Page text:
New class of enormous spiral galaxies discovered
Astronomershave discovered an entirely new breed of super massivegalaxies that had previously been hiding in plain sight among spiral galaxies such as our own Milky Way. The vast galacticstructures rank among the most luminous and largest of any galaxiesdiscovered to date, and are believed to shine up to 14 times brighterthan the Milky Way galaxy.
The discovery was madeby scientists searching through a NASA archive known as the NASA/IPACExtragalactic Database (NED) for evidence of massive galaxies within3.5 billion light-years from Earth. NED contains data on over 100million galaxies, combining a number of disparate databases includingthe catalogues of the Spitzer and WISE missions, and the SloanDigital Sky Survey.
The astronomers hadexpected to find a number of ancient galaxies known as ellipticals,but instead discovered that, out of the 800,000 samplegalaxies included in the study, 53 of the brightest examples were infact spiral-shaped.
Each of the newlydiscovered leviathan galaxies boasts a mass of up to 10 times thatof the Milky Way, while retaining distinctive spiral arms in a frameup to 440,000 light-years across. The vast galaxies had remainedhidden up until now by blending in with their closer, and more commonspiral galaxy cousins.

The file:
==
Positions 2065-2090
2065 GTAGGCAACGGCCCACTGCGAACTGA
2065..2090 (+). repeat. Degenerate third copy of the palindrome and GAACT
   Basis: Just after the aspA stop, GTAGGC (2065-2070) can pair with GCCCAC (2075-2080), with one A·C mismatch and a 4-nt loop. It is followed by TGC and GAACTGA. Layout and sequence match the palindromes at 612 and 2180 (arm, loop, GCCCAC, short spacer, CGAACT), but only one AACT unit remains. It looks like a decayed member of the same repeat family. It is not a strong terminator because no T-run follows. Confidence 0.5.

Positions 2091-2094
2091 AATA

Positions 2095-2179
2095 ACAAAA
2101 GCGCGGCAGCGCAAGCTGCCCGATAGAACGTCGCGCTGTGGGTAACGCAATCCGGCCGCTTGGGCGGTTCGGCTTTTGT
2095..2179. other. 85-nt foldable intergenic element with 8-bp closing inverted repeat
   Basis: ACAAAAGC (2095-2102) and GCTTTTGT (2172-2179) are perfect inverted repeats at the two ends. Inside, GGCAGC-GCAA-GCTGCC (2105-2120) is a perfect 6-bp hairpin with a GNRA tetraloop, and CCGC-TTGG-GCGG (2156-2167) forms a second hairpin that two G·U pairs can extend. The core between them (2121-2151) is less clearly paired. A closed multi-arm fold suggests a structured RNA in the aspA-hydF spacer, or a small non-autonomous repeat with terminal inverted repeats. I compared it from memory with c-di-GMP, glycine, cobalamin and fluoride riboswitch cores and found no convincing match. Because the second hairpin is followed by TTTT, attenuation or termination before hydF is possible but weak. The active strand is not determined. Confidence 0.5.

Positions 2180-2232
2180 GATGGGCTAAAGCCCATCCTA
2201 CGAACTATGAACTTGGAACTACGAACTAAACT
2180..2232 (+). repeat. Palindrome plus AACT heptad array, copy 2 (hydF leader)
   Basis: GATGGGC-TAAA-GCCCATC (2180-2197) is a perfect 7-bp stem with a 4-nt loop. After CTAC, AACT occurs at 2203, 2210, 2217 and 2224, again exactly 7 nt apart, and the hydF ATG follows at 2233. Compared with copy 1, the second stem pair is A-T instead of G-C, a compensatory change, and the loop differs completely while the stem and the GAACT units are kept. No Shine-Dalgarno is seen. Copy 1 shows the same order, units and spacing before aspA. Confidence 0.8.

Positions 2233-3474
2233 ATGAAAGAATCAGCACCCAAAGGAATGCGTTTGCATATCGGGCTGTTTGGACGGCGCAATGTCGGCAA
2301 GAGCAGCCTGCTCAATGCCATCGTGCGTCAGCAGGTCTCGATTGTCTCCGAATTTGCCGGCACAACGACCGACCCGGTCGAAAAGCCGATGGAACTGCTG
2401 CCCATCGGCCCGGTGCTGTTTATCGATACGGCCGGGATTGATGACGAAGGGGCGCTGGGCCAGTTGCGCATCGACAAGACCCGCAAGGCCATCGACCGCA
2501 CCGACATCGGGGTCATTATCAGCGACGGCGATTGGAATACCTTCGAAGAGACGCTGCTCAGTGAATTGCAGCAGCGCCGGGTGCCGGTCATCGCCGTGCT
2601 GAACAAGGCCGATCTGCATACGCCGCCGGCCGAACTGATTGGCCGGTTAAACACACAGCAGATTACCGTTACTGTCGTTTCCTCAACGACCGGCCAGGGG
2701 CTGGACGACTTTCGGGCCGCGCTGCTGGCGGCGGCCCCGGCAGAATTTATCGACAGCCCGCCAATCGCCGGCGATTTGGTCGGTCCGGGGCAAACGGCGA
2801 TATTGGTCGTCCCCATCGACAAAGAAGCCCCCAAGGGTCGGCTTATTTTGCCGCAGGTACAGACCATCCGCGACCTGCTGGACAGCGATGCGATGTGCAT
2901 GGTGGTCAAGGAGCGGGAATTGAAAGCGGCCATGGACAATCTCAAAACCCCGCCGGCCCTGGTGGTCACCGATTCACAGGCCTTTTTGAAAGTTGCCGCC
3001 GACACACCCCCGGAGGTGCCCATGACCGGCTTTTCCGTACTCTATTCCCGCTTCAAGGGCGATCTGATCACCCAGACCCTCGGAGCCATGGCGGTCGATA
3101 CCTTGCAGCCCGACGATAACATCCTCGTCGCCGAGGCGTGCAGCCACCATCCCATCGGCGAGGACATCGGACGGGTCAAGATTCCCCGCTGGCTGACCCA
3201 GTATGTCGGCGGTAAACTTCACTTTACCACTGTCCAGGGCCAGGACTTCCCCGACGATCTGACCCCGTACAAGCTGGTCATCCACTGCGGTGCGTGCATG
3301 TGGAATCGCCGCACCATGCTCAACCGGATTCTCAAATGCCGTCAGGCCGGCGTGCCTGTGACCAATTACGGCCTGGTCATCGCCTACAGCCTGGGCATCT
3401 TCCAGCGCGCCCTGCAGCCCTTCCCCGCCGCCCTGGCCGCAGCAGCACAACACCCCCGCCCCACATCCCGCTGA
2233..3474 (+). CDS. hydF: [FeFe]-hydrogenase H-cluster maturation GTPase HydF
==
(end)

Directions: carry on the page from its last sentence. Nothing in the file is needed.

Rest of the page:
The existence of theenormous spiral galaxies will require astronomers to develop newtheories allowing for the development of the vast structures, as nosuch provision exists for super spirals in the current galacticevolutionary model.
According to thetheory, the growth of a spiral galaxy would be limited to apredetermined mass at which any further interstellar gas entering agalaxy would be drawn in at such a velocity that it would fail toignite further star birth. This is a phenomena known as "quenching."
However, the teamresponsible for the discovery may have already found an explanationfor the creation of the huge galaxies that would avoid falling foulof the quenching theory – four of the super spirals identified in thestudy appear to contain two galactic nuclei.
The team suggests thata special type of merger in the distant past between two smallerspiral galaxies could avoid smashing together to become a lessdefined elliptical galaxy, and instead merge to form a single vastspiral monster. The four examples of super spirals with two galacticnuclei are therefore galaxies that had not yet completed the mergingprocess.
Potential evidence forsuper spiral creation via merger could be found in the impressiverate of star creation exhibited by the newly discovered galaxies.Ultraviolet and infrared light emissions from the super spiralsindicate that they are producing up to 30 times as many stars as thenumber created in our own Milky Way galaxy.
The dramatic burst ofstar creation could be explained by the infusion of new material froma collision between two galaxies – a process that has been observedin the past, and is expected to take place in our own galaxy when thevast gas cloud is set to rejoin the Milky Way around 30 million yearsfrom now.
A paper on the researchhas been published online in The Astrophysical Journal.